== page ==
Not long ago, I was in Dallas on business. I made the requisite pilgrimage to Dealey Plaza and viewed the world’s most infamous grassy knoll, but I also discovered one of the more striking monuments among the thousands to John F. Kennedy. The Sixth Floor Museum is housed in the building that was once the Texas School Book Depository. You climb the stairs, turn a corner, and are faced with the open window through which Lee Harvey Oswald fired his rifle at Kennedy’s motorcade on the afternoon of November 22, 1963, with world-shattering consequences. The museum plays host to around 400,000 people a year, and their comments in the visitors’ book — “Our greatest President”; “Oh how we miss him!”; “A beacon of hope, cruelly extinguished” — are ample evidence that, more than half a century on, the Kennedy mystique has only deepened and intensified.
On paper there seems scant reason for this enduring hagiography. After all, Kennedy spent less than three years in the White House. His first year was a disaster, by anyone’s standards. The Bay of Pigs invasion of Cuba collapsed in farce; he was humiliated by the pugnacious Soviet leader Nikita Khrushchev at their 1961 summit; and most of his legislative proposals were nixed by a hostile Congress.
But the Kennedy myth has less to do with the quotidian business of getting bills passed and more to do with the way he came to embody those ideals — purpose, hope, vigour, strength, drive — that America has always held dear. In this, history was on his side. He was the youngest man ever elected to the presidency, at the age of 43, succeeding Dwight D. Eisenhower, then the eldest at 71. He was the first president born in the 20th century and the first veteran of world war II (in which he’d commanded a PT boat) to win the White House, thus symbolising a new generation and its coming-of-age. And, not incidentally, he projected an image of youthful elan that was perfectly timed for the nascent televisual age. Anyone who studies the grainy footage of him in full declamatory meet-and-greet mode is sure to be struck by his charismatic presence and the ringing elegance of his oratory. His celebrated inaugural address was stuffed with phrases that seemed formulated to be carved in stone, as many of them subsequently were. For one of the most famous, he simply lifted a motto from his prep-school days, substituting “your country” in place of “Choate”: thus, “Ask not what your country can do for you — ask what you can do for your country”. A command that propelled legions of Americans into teaching, government service, or the Peace Corps and its ilk, was coined.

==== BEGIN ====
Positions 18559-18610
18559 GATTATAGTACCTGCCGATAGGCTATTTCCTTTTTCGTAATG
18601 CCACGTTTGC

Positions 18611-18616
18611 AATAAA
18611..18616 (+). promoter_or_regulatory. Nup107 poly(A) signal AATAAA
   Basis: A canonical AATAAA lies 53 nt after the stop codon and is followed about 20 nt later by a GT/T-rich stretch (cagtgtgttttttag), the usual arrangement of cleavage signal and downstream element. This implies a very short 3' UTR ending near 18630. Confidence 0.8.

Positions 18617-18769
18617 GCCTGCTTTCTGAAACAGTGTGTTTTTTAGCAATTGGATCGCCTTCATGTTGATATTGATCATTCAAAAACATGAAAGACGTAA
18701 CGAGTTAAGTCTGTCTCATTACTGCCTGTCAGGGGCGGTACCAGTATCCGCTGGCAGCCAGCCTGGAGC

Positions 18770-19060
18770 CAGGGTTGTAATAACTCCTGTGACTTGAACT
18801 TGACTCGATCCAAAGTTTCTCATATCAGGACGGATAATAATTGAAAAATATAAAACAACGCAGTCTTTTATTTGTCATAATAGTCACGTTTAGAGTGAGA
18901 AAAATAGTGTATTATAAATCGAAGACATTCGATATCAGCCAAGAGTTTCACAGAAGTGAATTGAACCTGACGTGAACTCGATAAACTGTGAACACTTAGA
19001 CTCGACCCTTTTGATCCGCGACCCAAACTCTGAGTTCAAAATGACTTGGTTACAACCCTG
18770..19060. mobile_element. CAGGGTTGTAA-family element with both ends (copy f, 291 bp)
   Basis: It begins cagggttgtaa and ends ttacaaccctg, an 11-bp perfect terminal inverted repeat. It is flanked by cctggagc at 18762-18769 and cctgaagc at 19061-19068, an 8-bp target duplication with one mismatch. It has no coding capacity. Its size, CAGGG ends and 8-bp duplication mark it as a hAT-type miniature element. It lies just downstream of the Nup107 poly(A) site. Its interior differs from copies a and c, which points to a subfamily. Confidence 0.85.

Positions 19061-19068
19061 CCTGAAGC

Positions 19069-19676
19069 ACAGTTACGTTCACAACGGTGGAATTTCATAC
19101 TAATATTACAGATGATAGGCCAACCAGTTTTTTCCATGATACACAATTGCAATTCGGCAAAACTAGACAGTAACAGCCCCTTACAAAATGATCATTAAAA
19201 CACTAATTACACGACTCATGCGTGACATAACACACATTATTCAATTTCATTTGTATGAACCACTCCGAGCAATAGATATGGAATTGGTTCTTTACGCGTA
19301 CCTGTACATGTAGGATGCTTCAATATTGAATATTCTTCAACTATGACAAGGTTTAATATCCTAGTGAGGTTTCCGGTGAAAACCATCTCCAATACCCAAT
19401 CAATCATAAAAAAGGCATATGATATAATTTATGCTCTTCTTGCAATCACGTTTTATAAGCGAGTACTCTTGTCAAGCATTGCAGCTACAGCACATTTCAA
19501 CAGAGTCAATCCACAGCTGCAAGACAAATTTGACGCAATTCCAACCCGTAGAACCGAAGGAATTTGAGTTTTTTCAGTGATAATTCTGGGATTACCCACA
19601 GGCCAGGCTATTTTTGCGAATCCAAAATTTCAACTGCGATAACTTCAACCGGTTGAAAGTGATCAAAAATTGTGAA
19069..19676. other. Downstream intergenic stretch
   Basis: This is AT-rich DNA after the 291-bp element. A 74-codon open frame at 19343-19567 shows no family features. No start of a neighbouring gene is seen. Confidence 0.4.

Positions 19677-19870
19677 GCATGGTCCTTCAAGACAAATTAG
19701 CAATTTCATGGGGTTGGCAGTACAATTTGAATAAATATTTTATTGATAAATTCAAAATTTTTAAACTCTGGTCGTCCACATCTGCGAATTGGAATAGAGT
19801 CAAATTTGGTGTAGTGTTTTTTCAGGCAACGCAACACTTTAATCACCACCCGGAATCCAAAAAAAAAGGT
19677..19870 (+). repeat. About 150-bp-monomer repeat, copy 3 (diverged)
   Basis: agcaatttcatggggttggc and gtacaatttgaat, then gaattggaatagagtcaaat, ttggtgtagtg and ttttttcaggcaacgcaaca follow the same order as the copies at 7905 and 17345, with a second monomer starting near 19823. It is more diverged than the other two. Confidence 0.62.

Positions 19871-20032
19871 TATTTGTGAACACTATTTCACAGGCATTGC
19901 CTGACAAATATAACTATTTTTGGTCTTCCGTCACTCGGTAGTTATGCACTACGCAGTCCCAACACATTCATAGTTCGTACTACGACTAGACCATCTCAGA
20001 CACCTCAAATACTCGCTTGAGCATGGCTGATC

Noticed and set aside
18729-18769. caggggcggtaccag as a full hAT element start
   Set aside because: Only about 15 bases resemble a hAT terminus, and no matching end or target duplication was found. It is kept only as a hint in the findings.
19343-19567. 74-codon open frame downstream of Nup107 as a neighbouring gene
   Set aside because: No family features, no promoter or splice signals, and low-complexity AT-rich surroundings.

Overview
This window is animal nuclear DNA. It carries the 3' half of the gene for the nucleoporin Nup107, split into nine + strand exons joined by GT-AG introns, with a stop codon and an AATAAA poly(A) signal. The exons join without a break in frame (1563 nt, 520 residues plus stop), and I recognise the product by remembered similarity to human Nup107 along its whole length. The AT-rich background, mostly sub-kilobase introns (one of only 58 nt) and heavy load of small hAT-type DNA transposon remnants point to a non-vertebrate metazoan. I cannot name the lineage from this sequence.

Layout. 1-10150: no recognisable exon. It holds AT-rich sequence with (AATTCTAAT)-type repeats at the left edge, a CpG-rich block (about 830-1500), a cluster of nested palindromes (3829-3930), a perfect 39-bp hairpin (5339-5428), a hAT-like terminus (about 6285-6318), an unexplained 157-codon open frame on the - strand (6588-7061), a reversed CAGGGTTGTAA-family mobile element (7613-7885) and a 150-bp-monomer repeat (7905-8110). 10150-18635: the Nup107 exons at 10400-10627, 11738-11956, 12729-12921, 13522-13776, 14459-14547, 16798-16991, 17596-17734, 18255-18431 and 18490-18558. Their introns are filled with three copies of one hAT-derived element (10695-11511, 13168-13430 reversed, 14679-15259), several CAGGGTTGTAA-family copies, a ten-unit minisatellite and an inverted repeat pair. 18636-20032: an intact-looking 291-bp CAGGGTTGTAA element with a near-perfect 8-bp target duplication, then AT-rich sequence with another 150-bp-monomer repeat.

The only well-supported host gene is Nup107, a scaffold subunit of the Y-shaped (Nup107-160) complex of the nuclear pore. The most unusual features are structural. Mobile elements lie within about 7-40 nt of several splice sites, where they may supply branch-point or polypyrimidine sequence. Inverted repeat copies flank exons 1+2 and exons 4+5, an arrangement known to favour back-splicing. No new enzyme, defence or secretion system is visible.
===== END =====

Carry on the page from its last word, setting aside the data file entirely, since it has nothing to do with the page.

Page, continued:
All this served to burnish the J.F.K. brand, along with something more ineffable, and which a friend of his, the journalist Ben Bradlee, defined in the title of his 1964 book about Kennedy as That Special Grace. It was there in his pragmatic good looks and athletic mien; it was there in his equally charismatic wife and children. Think of those Slim Aarons-esque images of the president, in Wayfarers and windbreaker, sailing in his yacht, the Honey Fitz, off Hyannis Port, or the informal shots of him playing with his children in the Oval Office, or with his daughter Caroline seated on his lap aboard Air Force One. Think, also, of the crisp, modern lines of his presidential attire. “He was careful to give that unstudied sense of ease in his dress that he cultivated in his press conferences,” wrote the author and menswear historian G. Bruce Boyer, “a nice balance of seriousness and lightness, profundity and humour, calculated intuitiveness.” Kennedy adopted what Boyer calls “a modified Ivy League style, an Eastern Establishment business look”, with “two-button, pinstriped and dark grey worsted suits, cut in a modified Ivy style with small, soft shoulders, shallow chest, and little waist suppression — perfect in their simplicity”. Off-duty, “polo shirts, and boating shoes without socks, became a weekend uniform”. And to hone his man-of-the-moment aesthetic further, Kennedy was the first president to go largely hatless. Long before Ronald Reagan, J.F.K. became the first movie star to occupy the White House, inspiring reverence among his inner circle. The journalist and historian Theodore White, one of that circle, wrote in his memoirs: “I still have difficulty seeing John F. Kennedy clear. The image of him that comes back to me… is so clean and graceful — almost as if I can still see him skip up the steps of his airplane in that half lope, and then turn, flinging out his arm in farewell to the crowd, before disappearing inside. It was a balletic movement.”